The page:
Register here

Tuesday 1-15-19 Opening General Session:

SESSIONS CANCELLED

11:00 am – 12:30 pm

Great Room

Inclusive Excellence in Teaching for Learning: A Public Conversation

 

Join us as thought leaders from our own University of Missouri at Columbia, Drs. Woodson, Perry, and Erb, together with scholar/teacher/author, Dr. Stephen D. Brookfield, the John Ireland Endowed Chair at the University of St. Thomas in Minneapolis-St. Paul, reflect on the intersection(s) of teaching excellence, inclusion, diversity, and equity. These scholar-teachers will discuss what it means to “Teach For Learning,” and how inclusive pedagogy and curricula are evolving in their own teaching practice and among colleagues. Together, they will grapple with dilemmas and exploit tensions for a professional development experience not to be missed.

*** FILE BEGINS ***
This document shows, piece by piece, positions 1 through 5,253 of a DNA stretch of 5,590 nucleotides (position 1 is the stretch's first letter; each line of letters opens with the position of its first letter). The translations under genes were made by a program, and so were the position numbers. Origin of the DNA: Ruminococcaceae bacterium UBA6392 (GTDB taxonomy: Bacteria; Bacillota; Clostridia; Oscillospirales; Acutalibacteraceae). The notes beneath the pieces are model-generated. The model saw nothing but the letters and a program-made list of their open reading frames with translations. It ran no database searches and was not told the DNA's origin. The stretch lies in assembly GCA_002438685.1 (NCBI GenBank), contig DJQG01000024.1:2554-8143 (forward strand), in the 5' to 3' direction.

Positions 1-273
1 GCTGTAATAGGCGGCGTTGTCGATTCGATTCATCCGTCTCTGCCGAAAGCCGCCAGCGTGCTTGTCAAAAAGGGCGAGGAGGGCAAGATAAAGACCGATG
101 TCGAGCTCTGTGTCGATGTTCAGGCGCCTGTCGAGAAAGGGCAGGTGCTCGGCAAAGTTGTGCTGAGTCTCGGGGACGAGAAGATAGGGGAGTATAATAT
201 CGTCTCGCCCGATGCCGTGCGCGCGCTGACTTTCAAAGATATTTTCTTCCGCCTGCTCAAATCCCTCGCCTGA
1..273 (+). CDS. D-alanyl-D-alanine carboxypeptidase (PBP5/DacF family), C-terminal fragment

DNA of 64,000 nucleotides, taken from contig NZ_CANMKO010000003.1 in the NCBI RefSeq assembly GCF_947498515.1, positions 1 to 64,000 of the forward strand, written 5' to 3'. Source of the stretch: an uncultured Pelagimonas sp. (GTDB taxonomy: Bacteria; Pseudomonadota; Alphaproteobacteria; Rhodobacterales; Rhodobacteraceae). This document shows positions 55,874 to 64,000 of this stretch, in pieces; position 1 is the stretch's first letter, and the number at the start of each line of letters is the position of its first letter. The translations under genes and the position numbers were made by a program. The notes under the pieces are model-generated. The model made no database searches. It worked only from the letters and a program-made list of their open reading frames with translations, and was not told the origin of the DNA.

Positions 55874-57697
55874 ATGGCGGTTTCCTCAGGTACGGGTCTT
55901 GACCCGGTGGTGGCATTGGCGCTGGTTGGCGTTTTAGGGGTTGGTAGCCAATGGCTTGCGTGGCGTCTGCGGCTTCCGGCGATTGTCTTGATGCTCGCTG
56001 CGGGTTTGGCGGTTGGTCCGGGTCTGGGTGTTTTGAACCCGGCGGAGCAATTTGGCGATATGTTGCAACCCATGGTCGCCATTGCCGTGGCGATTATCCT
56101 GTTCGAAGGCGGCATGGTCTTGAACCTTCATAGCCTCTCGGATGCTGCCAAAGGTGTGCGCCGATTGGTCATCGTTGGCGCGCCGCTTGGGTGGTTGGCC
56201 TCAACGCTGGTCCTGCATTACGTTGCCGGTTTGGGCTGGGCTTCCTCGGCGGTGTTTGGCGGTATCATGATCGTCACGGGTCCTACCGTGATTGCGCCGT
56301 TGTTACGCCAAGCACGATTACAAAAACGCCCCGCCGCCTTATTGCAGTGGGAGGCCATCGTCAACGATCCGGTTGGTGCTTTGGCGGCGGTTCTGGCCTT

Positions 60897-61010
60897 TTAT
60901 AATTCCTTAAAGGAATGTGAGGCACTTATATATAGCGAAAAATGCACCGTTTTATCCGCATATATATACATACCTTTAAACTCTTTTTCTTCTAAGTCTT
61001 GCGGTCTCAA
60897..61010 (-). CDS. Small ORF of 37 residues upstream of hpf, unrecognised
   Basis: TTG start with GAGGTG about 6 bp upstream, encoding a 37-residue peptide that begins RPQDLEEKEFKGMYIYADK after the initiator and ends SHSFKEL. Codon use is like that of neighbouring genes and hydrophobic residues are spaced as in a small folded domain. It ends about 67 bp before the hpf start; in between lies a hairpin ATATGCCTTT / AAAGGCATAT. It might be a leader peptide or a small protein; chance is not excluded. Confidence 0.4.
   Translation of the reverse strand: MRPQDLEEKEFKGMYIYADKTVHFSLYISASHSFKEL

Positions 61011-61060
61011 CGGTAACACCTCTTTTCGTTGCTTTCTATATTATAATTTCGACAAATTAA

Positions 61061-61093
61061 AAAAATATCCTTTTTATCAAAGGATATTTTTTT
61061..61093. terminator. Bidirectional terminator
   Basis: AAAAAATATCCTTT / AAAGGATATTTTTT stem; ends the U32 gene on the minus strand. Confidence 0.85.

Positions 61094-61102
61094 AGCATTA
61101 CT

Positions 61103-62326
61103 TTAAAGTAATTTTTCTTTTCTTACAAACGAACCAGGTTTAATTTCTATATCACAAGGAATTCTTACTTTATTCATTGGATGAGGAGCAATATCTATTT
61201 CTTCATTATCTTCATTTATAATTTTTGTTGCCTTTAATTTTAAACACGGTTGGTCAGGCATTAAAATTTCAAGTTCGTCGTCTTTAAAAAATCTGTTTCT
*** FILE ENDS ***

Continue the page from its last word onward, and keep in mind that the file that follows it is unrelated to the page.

Desired Outcomes:

  1. Colleagues interpret and reflect on the concept of inclusive excellence in the context of learning environments.
  2. Colleagues share evolving practices to actualize inclusive excellence in their teaching practice.
  3. Colleagues explore and analyze varied responses to dilemmas and tensions as an anticipated dimension of dynamic 21st century learning environments.ddddd

Presented by:

Dr. Stephen Brookfield, the John Ireland Endowed Chair at the University of St. Thomas in Minneapolis-St. Paul. Brookfield is the author of many highly acclaimed books.

Dr. Ashley Woodson, Assistant Professor of Education – College of Education

Dr. Earnest Perry, Associate Dean for Graduate Studies, Associate Professor, Journalism

Joseph Erb, MFA, Assistant Professor of Digital Storytelling, School of Visual Studies

12:30 pm – 1:30 pm

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Colleague Cafe (registration required)